MARTIN: Right.

BRUMFIEL: And, you know, you put this all together, and we're talking about a huge national effort. I mean it's sort of like a Hoover Dam or something. Governments - I mean, the government could fund this. And there are plenty of people who need jobs right now. So, I mean, it's possible. We'll just have to see if it can happen.

MARTIN: Is there any technology that's being worked on right now that could help with contact tracing?

BRUMFIEL: Yeah. Well, you know, we have technology that we actually have in our pockets right now, these brilliant devices called cell phones that, you know...

MARTIN: Ah.

BRUMFIEL: ...Trace our movements and can tell us where we've been and who we've been in contact with. And South Korea and China have been using cell phones to help with contact tracing. Sometimes, they've been pretty aggressive. Here in the U.S., there's concerns about privacy, obviously - the ACLU has raised some of those. Google and Apple are working on ways that they can use the technology - hopefully, without causing privacy problems. Bottom line, it's hard to imagine that tech won't play a role, but it's not going to be an app that gets us out of this.

MARTIN: All right. NPR science correspondent Geoff Brumfiel. Thanks, Geoff. We appreciate it.

BRUMFIEL: Thank you.

MARTIN: We're now going to get a different perspective from Professor Crystal Watson. She is a senior scholar at the Johns Hopkins Center for Health Security. Along with her colleagues, she has just published a report that outlines a national plan to ease social distancing through contact tracing. She's here with more perspective. Thanks so much for being with us.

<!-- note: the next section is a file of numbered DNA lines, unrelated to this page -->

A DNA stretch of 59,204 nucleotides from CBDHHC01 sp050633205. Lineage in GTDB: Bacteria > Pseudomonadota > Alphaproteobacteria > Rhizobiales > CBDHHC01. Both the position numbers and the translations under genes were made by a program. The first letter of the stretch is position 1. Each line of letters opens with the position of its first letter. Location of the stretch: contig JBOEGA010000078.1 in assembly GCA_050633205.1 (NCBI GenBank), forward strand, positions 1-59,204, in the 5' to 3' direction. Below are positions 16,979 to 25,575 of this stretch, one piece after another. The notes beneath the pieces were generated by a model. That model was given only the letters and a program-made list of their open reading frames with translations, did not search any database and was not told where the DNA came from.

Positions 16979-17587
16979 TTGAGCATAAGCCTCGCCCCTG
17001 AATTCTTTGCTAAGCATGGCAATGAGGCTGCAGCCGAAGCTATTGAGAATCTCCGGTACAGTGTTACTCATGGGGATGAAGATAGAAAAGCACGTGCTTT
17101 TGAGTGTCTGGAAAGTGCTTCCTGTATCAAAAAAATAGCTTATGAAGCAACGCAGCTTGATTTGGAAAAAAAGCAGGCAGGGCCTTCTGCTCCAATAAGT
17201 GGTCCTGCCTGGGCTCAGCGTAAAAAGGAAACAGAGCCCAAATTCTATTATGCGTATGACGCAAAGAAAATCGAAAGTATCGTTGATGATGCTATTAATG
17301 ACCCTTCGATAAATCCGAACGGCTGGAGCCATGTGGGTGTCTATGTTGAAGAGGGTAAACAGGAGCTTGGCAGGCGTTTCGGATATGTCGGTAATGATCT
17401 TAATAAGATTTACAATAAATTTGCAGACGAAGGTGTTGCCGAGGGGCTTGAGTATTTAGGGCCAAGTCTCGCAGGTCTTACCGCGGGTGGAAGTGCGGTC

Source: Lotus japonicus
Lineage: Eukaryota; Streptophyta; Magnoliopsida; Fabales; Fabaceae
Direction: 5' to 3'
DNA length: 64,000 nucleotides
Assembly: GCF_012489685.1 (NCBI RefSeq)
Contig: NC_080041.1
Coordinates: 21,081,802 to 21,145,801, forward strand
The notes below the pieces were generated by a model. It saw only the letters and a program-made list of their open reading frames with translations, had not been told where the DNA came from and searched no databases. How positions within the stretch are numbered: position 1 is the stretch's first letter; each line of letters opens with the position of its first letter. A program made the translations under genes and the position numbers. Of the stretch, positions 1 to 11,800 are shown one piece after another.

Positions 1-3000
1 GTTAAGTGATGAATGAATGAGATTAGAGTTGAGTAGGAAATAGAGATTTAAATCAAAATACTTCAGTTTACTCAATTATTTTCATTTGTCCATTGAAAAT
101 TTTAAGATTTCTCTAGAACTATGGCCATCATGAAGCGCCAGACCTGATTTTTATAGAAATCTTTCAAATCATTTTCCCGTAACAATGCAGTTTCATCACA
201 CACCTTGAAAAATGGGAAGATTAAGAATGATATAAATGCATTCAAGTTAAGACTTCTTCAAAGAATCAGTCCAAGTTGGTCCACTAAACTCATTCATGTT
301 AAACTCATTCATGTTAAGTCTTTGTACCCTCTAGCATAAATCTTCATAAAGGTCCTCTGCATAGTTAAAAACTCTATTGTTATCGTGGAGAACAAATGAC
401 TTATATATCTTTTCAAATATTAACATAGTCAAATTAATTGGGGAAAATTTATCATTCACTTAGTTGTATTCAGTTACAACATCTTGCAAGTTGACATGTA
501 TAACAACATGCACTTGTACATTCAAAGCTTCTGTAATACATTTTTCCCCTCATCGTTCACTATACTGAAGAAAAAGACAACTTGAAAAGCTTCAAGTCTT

CRYSTAL WATSON: Thank you very much.

MARTIN: So we've heard a lot from the White House about how the president would like to ease social distancing guidelines - open up the economy in the next few weeks. Based on your team's assessment, under what circumstances could we safely start to ease those guidelines?

WATSON: Yeah. It's going to be a combination of a case reduction. We want to see an extended reduction in cases - daily reported cases over time. Also, that hospital capacity is increased - that we can care for the patients safely that are presenting at hospitals. Testing - we need to build up our testing capacity to identify every case. And then we need to build the system for contact tracing all around the country.

MARTIN: So Geoff just outlined what contact tracing is. Can you explain what you're proposing? What would that look like?

WATSON: Yeah. The U.S. really needs to implement a robust and comprehensive system to identify all COVID-19 cases and trace all of their close contacts of each identified case. So this system is really necessary in order to reduce that burden on hospitals and ease that strict social distancing measures that we have in place right now. And then that helps us confidently make progress towards returning to work and school.

MARTIN: So this would - how would this work? I mean, if someone has COVID, then you're reliant on that person to be able to communicate who they've been in contact with? Or you're relying on those friends and acquaintances to self-identify to authorities?